Book briefs

A model's life splinters; two horror greats reunite.

LOOK AT ME

by Jennifer Egan (Doubleday, $24.95) Elliott Bay Book Co., 101 S. Main, 624-6600 7:30 p.m. Wed., Oct. 31

LOSING FACE—it's an unpleasant thought, but really no more than a figurative turn of phrase. For 28-year-old (35 actually, but who's checking?) Charlotte, whose face is her livelihood, it becomes a literal nightmare; a second-tier model once on the cusp of greatness, she's already begun sliding down that steep slope of catalogs and Sears circulars. As Jennifer Egan's second novel, Look at Me, opens, one fiery instant on a lonely Illinois back road has just altered Charlotte's fate forever. From these intriguing, yet somewhat pedestrian, beginnings unfolds a sprawling tale of four major protagonists, far-flung characters brought together (somewhat belaboredly) into one cosmically connected whole. The results have already earned Egan a National Book Award nomination.

Charlotte's surgery and subsequent recovery leave her with a face that's perfectly presentable, even attractive, but no longer her own. Her agent, her doorman, her friends (this term is used loosely; Charlotte's circle consists of little more than club-hopping, jet-setting acquaintances)—no one recognizes the oddly altered visage that was once her meal ticket. Untethered and unemployed, Charlotte soon falls into drink, and becomes intrigued by a private investigator who contacts her for information on a man named Z. The mono-lettered club impresario—who has suddenly disappeared, along with a sizable amount of other people's money—is indeed connected to Charlotte, but through Egan's omniscient lens we come to know just how little she, and other characters soon introduced, really know about him. Charlotte the elder's story is soon interwoven not only with Z's but with a Charlotte the younger, a gawky, brainy adolescent who also happens to be the daughter of her childhood best friend. The teenage Charlotte soon leads readers to Moose, her own mentally disturbed uncle and model Charlotte's ex-lover, as well as a mysterious schoolteacher who is, of course, more than he appears.

Confused yet? With Egan's graceful prose and vivid characterizations, she navigates her plot lines' churning waters with admirable skill, though all the commentary on modern Internet culture and the cult of beauty is a bit sledgehammered at times. A terrorist-related subplot is eerily prescient, and somewhat uncomfortable to read given recent events. Though approximately half of her main protagonists are downright unlikable, and their motives often murky, Egan has created a compelling world within Look at Me, one whose titular command is worth obeying.

Leah Greenblatt

lgreenblatt@seattleweekly.com

BLACK HOUSE

by Stephen King and Peter Straub (Random House, $28.95)

FOR DEVOTEES of The Talisman, the 1984 collaboration between Stephen King and Peter Straub, the long wait is over. With Black House, the two authors renew their collaboration and reacquaint readers with Jack Sawyer, their earlier book's 12-year-old hero.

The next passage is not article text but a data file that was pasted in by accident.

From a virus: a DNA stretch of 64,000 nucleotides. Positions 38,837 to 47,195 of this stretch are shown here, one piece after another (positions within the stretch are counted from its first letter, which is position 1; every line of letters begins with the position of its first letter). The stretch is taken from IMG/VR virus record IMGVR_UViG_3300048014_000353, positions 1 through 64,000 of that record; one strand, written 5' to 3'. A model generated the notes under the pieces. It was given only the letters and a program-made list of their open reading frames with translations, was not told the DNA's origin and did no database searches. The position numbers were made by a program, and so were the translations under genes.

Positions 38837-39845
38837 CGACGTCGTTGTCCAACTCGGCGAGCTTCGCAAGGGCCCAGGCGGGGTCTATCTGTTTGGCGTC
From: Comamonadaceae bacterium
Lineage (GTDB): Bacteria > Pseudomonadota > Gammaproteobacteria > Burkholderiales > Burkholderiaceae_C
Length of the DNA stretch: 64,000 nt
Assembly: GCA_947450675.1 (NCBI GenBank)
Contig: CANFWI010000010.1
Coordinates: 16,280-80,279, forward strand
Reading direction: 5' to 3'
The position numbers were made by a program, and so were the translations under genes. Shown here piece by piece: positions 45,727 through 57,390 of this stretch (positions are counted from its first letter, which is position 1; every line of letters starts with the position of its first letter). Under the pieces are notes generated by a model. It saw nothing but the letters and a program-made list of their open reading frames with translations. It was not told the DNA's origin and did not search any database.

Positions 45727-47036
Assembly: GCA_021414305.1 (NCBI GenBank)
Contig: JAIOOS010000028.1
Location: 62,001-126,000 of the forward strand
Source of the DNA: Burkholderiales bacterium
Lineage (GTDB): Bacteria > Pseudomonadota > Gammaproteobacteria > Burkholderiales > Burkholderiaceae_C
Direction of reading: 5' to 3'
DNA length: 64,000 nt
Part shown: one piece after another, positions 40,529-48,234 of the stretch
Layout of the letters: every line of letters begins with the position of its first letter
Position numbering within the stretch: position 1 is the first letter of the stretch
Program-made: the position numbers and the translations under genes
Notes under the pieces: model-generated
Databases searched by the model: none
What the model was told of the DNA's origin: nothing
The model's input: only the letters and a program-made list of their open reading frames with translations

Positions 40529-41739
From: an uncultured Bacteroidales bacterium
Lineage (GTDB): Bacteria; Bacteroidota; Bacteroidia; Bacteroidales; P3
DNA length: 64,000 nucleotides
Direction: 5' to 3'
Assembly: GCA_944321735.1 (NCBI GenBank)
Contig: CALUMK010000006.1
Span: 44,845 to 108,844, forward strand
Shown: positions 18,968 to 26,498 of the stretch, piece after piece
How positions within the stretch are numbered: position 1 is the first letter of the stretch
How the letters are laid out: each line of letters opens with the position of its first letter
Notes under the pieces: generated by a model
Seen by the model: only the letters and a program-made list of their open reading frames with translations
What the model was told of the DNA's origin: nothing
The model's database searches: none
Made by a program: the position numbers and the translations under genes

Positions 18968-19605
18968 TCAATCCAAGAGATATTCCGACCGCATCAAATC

More than two decades have passed since the events of The Talisman, and the grown-up Jack remembers nothing of his youthful adventures. Haunted by a mysterious on-the-job incident, he has quit his position as a hotshot Los Angeles police detective and moved to a small Wisconsin town. It isn't a quiet retirement: A nasty serial cannibal nicknamed "The Fisherman" has also taken up residence and is busy killing and eating the town's children. The embattled local police chief naturally turns to Jack for help.

What follows is a sprawling fantasy tale reintroducing the reader to the world of The Talisman and ending in (wouldn't you know it) a battle in which the fate of the universe hangs in the balance.

There's a lot to like in Black House. Thanks to an anonymous narrator, the plot unravels a bit awkwardly at first, but Straub and King use constant forward-moving action to grab your attention and speed the story along. They also create some fascinating characters (if a few too many) along the way. Curiously, the weak link is the protagonist himself. Although outwardly perfect (uncannily intuitive, incredibly handsome, and rich enough to retire at age 35), Jack is too much of a brooding cipher to generate much reader affection. The story's real stars turn out to be Henry, a blind radio DJ and Jack's best friend, and a posse of philosophy-reading, beer-brewing bikers.

The journey also proves more satisfying than the ending: The final battle's a bit anticlimactic, and the tacked-on epilogue unnecessary. But a blind man could see what's coming next—another sequel. Let's hope it doesn't take 17 years this time.

James Bush

jbush@seattleweekly.com

 
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